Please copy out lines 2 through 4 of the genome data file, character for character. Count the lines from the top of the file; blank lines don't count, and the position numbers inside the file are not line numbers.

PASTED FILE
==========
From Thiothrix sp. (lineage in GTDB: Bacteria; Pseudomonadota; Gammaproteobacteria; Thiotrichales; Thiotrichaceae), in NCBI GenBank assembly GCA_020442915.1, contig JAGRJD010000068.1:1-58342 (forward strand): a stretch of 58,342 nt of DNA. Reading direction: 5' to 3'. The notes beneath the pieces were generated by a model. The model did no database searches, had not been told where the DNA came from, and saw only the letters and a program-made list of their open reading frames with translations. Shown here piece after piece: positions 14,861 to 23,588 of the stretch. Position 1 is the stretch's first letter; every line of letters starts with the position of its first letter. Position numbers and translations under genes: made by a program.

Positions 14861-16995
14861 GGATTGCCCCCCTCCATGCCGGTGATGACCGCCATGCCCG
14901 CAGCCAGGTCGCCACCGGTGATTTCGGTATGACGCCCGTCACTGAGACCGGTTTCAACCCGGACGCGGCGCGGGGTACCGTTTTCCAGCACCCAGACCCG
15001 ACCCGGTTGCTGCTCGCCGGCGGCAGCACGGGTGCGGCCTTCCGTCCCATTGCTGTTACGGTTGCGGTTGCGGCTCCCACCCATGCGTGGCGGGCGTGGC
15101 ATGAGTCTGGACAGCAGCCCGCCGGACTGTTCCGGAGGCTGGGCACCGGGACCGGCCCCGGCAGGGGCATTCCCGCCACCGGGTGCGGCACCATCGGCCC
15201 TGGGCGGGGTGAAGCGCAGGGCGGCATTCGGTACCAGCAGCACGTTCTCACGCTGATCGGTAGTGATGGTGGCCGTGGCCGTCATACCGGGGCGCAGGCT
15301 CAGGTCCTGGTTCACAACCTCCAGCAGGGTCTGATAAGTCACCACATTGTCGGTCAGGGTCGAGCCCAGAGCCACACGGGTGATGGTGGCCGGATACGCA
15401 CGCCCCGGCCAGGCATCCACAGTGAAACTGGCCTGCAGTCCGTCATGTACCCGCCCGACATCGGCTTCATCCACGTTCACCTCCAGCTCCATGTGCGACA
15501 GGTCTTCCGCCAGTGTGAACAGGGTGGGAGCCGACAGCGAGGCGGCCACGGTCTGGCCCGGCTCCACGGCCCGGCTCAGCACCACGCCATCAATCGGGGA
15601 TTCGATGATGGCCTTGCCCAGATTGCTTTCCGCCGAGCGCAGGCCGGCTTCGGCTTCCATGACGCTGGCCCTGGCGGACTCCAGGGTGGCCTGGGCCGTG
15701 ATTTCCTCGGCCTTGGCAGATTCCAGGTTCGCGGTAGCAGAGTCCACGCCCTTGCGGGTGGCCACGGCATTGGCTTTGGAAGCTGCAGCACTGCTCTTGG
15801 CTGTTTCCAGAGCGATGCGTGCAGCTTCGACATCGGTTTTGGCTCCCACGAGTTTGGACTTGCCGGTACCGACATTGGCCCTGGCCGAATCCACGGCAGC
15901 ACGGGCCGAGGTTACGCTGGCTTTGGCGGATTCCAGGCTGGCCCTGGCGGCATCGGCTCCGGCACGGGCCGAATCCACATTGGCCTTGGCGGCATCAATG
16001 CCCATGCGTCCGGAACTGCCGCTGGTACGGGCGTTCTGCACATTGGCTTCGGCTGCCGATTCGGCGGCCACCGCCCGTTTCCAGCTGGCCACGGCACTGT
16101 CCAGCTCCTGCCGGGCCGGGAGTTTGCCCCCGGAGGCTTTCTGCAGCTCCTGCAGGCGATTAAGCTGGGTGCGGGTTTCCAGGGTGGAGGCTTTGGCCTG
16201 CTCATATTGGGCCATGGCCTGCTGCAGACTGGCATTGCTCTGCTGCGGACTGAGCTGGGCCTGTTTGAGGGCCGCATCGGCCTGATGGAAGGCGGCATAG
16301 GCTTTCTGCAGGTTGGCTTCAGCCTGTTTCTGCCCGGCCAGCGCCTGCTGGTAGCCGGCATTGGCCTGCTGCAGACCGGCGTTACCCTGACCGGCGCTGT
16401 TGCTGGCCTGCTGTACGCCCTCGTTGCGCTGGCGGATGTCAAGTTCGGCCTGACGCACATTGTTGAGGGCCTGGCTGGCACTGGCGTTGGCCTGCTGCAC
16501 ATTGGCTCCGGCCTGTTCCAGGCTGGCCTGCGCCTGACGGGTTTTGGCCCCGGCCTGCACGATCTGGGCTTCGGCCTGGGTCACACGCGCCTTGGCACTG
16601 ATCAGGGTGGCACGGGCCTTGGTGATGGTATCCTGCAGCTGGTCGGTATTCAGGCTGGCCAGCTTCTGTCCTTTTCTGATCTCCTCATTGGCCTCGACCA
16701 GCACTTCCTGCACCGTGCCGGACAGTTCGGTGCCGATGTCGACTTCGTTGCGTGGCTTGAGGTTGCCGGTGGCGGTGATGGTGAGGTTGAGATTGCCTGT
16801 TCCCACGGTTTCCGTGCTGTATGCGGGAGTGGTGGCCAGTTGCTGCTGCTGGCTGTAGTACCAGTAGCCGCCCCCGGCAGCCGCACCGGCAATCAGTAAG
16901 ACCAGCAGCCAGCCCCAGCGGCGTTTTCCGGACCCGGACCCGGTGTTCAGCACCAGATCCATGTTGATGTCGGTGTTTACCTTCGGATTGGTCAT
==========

Positions 14861-16995
14861 GGATTGCCCCCCTCCATGCCGGTGATGACCGCCATGCCCG
14901 CAGCCAGGTCGCCACCGGTGATTTCGGTATGACGCCCGTCACTGAGACCGGTTTCAACCCGGACGCGGCGCGGGGTACCGTTTTCCAGCACCCAGACCCG